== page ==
During a Wednesday afternoon press conference, Pentagon spokesman John Kirby described the Russian troop massing “as unusual in size and scope” but declined to expand on that assessment. The U.N. Security Council expressed deep concern on Wednesday over increased violence across Myanmar and in a rare statement, agreed by the 15-members, called for an immediate end to fighting and for the military to exercise utmost restraint. There are reports of a buildup of heavy weapons and troops in Chin state, suggesting an imminent army attack to flush out militia groups formed after the military ousted Aung San Suu Kyi's elected government in a coup on Feb. 1 "The Members of the Security Council expressed deep concern at further recent violence across Myanmar. They called for an immediate cessation of violence and to ensure the safety of civilians," the statement said. Myanmar's junta has made no comment on the situation in Chin, a volatile border region that has become a forefront of resistance against military rule.

Myanmar has been paralyzed by protests and violence since the coup, with the junta struggling to govern and facing armed resistance from militias and ethnic minority rebels allied with a shadow government that it calls "terrorists". U.S. President Joe Biden visited the Port of Baltimore on Wednesday to tout billions of dollars included in a $1 trillion infrastructure bill aimed at unclogging the nation's ports, easing shortages and combating inflation. Lisa Bernhard produced this report. “Consumer prices are too high….” “Yesterday, I spoke the with CEOs, personally spoke with the CEOs of the major retailers Walmart, Target, and the leading freight movers FedEx and UPS. They assured me that the shelves will be stocked this holiday because they signed on to 24/7 as well. They signed on to 24/7 and they’re getting their containers off the ports quicker than ever before.”

Speaking at the Port of Baltimore, Biden said his just-passed $1 trillion infrastructure bill would help unclog the nation's ports. Port congestion has been a major source of supply shortfalls, which have driven up prices. The Labor Department reported that U.S. consumer prices accelerated 6.2% in the last 12 months, marking the largest year-on-year jump since November 1990 The Biden administration has worked with the ports of Long Beach and Los Angeles to move goods around the clock, and new plans were announced Monday to relieve congestion at the Port of Savannah.

The White House said improvements at the Baltimore port, which can accommodate some of the largest container ships in the world, have helped alleviate congestion at other East Coast ports. China vowed to develop a unified, open, competitive and orderly market system to add impetus to economic development in the Asia-Pacific region, said Chinese President Xi Jinping on Thursday. While delivering a keynote speech at the Asia-Pacific Economic Cooperation (APEC) CEO Summit via video, Xi reaffirmed China's commitment in advancing reform and opening-up to build a high-standard market system. "As a Chinese saying goes, 'To get things right at the end, one needs to lay a sound foundation; to achieve a good result, one needs to be prudent from the start.' Recently, the competent Chinese government departments are improving and better enforcing anti-

monopoly laws and regulations, and strengthening regulation over some sectors. This is called for to promote the sound development of the market economy in China. As a matter of fact, it is also a common practice in other countries. We will unswervingly consolidate and develop the public sector, and unswervingly encourage, support and guide the development of the non-public sector. We treat all types of market entities on an equal basis, and we are working to develop a unified, open, competitive and orderly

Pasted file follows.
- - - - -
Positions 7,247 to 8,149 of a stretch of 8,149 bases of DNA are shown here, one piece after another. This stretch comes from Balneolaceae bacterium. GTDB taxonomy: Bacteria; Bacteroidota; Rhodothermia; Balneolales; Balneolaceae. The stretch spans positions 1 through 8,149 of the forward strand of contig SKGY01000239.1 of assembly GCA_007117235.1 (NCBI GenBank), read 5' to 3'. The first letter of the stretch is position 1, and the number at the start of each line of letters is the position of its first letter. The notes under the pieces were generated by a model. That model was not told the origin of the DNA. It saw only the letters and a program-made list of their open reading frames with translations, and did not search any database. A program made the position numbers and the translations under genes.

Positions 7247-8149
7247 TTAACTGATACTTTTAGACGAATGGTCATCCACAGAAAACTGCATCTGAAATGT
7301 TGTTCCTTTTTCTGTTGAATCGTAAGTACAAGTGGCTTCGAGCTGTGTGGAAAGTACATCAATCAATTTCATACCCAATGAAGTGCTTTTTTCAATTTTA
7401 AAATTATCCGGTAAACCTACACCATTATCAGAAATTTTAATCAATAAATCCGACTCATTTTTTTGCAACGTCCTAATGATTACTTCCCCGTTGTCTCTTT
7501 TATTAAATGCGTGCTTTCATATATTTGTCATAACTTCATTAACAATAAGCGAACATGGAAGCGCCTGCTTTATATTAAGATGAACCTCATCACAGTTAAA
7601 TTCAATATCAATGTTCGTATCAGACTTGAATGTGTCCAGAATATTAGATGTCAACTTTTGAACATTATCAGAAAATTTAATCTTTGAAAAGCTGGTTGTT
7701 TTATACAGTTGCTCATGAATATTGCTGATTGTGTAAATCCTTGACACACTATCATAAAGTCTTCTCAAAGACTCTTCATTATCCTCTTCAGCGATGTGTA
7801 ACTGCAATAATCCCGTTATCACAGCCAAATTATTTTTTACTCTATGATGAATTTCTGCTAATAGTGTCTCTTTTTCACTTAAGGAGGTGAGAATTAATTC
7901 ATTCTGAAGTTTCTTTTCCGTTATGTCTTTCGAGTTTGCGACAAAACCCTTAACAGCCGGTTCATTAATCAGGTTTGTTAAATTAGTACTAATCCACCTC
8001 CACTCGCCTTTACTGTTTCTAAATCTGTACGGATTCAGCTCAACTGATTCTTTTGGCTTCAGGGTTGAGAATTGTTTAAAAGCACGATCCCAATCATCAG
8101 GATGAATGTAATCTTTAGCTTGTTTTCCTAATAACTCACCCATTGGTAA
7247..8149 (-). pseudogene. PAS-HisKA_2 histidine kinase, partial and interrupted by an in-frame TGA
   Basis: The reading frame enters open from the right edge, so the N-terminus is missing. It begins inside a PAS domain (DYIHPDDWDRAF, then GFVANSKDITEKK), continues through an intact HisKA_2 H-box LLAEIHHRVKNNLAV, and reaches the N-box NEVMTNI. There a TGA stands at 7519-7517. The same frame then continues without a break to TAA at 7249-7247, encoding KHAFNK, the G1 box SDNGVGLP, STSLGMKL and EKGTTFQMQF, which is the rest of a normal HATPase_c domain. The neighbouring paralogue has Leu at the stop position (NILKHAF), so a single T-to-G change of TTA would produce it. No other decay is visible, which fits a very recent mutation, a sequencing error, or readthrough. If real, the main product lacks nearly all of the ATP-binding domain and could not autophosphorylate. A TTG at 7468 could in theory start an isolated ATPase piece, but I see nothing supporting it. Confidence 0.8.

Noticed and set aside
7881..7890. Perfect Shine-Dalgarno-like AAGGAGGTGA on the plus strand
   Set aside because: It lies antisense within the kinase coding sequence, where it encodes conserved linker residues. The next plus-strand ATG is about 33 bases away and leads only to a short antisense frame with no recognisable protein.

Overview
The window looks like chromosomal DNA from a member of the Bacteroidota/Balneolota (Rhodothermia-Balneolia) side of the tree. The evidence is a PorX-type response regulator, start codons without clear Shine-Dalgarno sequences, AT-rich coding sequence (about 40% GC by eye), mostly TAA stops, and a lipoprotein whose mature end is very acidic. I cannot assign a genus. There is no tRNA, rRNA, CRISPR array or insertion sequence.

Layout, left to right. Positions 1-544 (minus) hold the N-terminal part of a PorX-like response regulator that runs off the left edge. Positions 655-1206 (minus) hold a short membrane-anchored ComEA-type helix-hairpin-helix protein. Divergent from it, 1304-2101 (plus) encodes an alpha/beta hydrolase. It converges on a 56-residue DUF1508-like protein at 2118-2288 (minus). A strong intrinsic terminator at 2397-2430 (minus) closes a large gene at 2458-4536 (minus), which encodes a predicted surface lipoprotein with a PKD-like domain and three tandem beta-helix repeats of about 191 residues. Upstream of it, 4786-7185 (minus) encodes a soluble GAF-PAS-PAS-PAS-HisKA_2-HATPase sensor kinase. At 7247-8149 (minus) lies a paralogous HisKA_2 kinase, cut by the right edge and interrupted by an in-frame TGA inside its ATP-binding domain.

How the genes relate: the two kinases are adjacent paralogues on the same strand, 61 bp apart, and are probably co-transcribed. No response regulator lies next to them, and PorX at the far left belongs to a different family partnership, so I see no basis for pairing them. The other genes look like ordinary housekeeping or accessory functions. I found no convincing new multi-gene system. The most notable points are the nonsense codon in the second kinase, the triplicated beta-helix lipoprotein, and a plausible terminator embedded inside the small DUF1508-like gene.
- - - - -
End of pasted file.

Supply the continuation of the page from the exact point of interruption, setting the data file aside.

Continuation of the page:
market system. This will enable us to cement the foundation for long-term development of the Chinese economy and better support businesses from both the Asia-Pacific and the wider world in investing and operating in China," said Xi. Thousands of migrants continue to mass on the Poland-Belarus border in the hope of reaching the European Union, satellite images by Maxar showed on Wednesday (November 10). Polish government spokesman Piotr Muller said that there were currently 3,000-4,000 migrants near the border, and more than 10,000 others across Belarus ready to try and cross into Poland.

Warsaw has accused Belarus of trying to spark a major confrontation, with video clips showing hundreds of migrants walking towards the Polish border and some trying to breach the fence using spades and other implements. Warsaw said it had deployed additional soldiers, border guards and police, while neighbouring Lithuania said it might introduce a state of emergency on its border with Belarus. The United Nations COP26 climate summit will turn its focus to climate change and action in the world's cities on Thursday (November 11) the penultimate day of the conference.

According to the U.N., more than 55% of the global population lives in urban areas, a figure that is expected to grow to 68% by 2050 Most of the growth in the number of city-dwellers is forecast to happen in Africa and Asia. As average global temperatures have climbed, cities are also heating up, putting strain on resources such as water, power and transport networks. Persistent hot and dry weather also increases the risk of wildfires that have threatened urban areas from North American to Europe to Australia in recent years.

Many of the world's cities are located on coasts, putting them at greater risk of sea level rise and storm surges caused by extreme weather events, which scientists say are projected to become more likely with increasing temperatures. These are FBNC's morning International news Thanks for watching

2021-11-13 18:53